Second each character has its’ own unique mechanics. In Stratego the pieces pretty much boiled down to their strength if they weren’t the bomb or flag. In Confrontation each character has its’ own strengths and weaknesses. Some characters are strong but aren’t able to benefit from cards played (Cave Troll) while others can sacrifice themselves to kill their opponent (Boromir). Since Confrontation has a lot fewer pieces for each faction you need to be more careful with each piece. You need to try and use each piece to maximize it’s strength while minimizing its’ weaknesses. Each character’s special ability is beneficial in the right scenario and they are varied enough that they keep the game interesting.
Third the winning conditions are different. In Stratego you just needed to find the enemies’ flag holder to win the game. This could happen really early or very late in the game. You essentially just need to guess where the other player placed their flag. In Confrontation you win by either moving your pieces across the board or by trapping your opponent so they are unable to move. This requires you to end up fighting most of the other player’s characters which adds quite a bit of suspense especially when one of the players have to randomly pick from one of two characters hoping to pick the right character. This leads to exciting endings to the game. In the two games I played both sides were reduced to their last two or three characters before the game ended. After both games were played I ended up winning because I won with two characters remaining while my opponent won his game with one character remaining.
While Lord of the Rings The Confrontation is similar to Stratego, I think it improves the game significantly. I always liked Stratego as a child but I liked Confrontation more since it is a more strategic game. There is a lot more choices to be made in Confrontation. You need to try and use each character to their max benefit. You can’t just throw away your troops since losing one piece at the wrong time could lose you the game.
Being a game of the moderate difficulty level, Lord of the Rings The Confrontation takes a while to learn. The game is not hard to comprehend but it takes a while to adjust to playing and knowing what you are supposed to do. It will take you a couple games in order to form a good strategy and you might need to rely more on luck during your first couple of games. Your first couple of games may take longer than you expect as well. The two games I played probably took 30-45 minutes each since neither player had played the game before. I see the length of the game dropping considerably once both players are familiar with the game.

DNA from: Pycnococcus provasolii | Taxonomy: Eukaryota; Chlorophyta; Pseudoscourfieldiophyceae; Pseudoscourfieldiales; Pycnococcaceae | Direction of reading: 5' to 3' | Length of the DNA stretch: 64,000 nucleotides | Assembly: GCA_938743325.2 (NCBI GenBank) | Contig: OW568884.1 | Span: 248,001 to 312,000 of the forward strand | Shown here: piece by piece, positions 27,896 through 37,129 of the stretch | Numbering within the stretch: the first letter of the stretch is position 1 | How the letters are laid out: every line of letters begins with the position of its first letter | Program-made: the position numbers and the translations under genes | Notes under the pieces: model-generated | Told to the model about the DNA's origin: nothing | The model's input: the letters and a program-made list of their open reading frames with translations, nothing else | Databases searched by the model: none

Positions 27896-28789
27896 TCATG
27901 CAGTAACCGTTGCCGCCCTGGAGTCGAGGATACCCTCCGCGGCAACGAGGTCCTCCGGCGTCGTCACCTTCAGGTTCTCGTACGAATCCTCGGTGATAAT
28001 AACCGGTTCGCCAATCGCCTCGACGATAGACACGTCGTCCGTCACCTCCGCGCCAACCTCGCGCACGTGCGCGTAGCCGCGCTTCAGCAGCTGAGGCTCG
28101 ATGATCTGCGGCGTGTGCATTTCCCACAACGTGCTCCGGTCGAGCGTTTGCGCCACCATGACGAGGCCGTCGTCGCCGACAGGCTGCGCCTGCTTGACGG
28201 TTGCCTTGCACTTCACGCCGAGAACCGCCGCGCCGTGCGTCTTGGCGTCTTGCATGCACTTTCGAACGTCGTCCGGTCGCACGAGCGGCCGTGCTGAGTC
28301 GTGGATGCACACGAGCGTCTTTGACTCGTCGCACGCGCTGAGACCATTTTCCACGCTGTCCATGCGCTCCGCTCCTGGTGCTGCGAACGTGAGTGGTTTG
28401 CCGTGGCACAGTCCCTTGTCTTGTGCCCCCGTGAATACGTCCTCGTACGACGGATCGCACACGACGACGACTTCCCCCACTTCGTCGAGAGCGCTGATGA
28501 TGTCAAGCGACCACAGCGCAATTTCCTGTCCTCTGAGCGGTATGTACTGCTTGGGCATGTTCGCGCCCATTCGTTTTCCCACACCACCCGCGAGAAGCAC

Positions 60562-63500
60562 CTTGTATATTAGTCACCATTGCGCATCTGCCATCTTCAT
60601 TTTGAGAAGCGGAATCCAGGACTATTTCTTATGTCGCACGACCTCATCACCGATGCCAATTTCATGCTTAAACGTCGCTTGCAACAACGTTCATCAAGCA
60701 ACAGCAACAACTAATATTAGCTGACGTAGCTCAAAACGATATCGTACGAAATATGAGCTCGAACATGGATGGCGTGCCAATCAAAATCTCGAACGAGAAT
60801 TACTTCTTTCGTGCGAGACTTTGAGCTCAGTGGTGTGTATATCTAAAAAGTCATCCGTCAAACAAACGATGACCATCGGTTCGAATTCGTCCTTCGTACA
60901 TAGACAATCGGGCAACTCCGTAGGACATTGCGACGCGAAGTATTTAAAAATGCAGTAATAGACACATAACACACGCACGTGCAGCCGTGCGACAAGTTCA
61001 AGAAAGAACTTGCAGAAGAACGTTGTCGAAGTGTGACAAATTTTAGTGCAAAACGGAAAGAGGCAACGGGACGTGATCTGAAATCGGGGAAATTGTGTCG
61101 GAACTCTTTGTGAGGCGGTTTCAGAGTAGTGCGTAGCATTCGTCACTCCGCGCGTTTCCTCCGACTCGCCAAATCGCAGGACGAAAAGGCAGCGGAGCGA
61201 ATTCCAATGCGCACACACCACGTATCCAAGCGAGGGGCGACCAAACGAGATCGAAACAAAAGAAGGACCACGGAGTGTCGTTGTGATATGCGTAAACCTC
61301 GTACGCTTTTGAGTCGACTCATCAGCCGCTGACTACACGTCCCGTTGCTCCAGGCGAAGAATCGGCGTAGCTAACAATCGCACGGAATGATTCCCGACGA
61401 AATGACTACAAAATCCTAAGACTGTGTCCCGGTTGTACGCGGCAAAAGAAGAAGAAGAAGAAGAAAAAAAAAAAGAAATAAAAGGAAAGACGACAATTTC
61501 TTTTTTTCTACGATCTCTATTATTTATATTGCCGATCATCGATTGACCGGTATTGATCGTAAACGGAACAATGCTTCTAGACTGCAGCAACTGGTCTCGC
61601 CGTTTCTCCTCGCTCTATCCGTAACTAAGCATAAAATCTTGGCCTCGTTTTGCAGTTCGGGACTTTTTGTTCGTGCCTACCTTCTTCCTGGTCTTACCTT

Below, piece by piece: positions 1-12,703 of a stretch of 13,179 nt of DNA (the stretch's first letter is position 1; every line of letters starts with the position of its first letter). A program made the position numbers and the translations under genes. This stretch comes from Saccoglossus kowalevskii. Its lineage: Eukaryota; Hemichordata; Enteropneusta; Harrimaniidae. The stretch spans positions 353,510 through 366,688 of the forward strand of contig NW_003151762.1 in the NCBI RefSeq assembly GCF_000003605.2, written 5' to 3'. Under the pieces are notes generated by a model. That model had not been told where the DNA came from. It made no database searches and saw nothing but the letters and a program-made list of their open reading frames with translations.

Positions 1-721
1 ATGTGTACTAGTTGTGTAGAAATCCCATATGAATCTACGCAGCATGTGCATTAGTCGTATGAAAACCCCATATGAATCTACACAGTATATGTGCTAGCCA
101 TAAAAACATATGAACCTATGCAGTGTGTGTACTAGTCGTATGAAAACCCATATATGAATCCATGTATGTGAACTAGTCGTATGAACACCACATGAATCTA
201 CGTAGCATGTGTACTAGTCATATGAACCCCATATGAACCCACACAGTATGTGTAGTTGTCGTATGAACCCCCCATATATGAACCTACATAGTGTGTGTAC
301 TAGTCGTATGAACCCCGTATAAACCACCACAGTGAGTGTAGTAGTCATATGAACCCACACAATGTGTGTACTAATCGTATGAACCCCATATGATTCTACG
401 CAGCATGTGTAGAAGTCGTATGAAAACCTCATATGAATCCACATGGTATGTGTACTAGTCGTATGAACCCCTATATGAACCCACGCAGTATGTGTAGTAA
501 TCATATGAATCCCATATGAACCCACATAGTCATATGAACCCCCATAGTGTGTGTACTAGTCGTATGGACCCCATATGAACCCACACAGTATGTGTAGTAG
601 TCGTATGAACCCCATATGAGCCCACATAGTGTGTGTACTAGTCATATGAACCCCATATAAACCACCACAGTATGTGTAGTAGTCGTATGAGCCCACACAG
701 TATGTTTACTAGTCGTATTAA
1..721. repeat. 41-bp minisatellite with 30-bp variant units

One of the only issues I had with Lord of the Rings The Confrontation was that despite quite a bit of strategy in the game, luck will generally have some impact on the ultimate winner. Since there is really no way to tell where your opponent is going to place their different characters, you kind of need to get lucky and attack with the right characters in the right situations. The Fellowship in particular have a lot of characters that automatically kill another character. If the Fellowship player takes advantage of one of these situations they are likely to win the game. Luck also comes into play when playing cards since you can only guess at what the other player is going to play. If one player is better at guessing what cards the other player is going to play, they have a good chance at winning the game.
Overall I found the theme to be good. The theme doesn’t have a huge impact on gameplay itself but it is felt within the game. For example the characters special abilities seem to be at least somewhat crafted based on the characters themselves. The artwork is also great and gives you a strong feeling that you are in Middle Earth.
The theme did fail in one instance though. In the game where I was playing as Sauron I was about to win. I had my Warg in between Frodo and Mordor. This Warg would have prevented Frodo from retreating which meant that I would likely have been able to kill him winning the game. It just so happens that the only card I had remaining at that moment though was the retreat card. So in a situation where I would have likely won the battle, I was forced to retreat since that was the only card I could play. Since I lost this chance to kill Frodo I ended up losing the game since Frodo was able to sneak around my other troops. This scenario kind of broke the theme in my opinion since this would never have actually happened in the Lord of the Rings universe.
Over on Board Game Geek there seems to be a debate over which faction is stronger. Overall I would say that both factions are pretty even.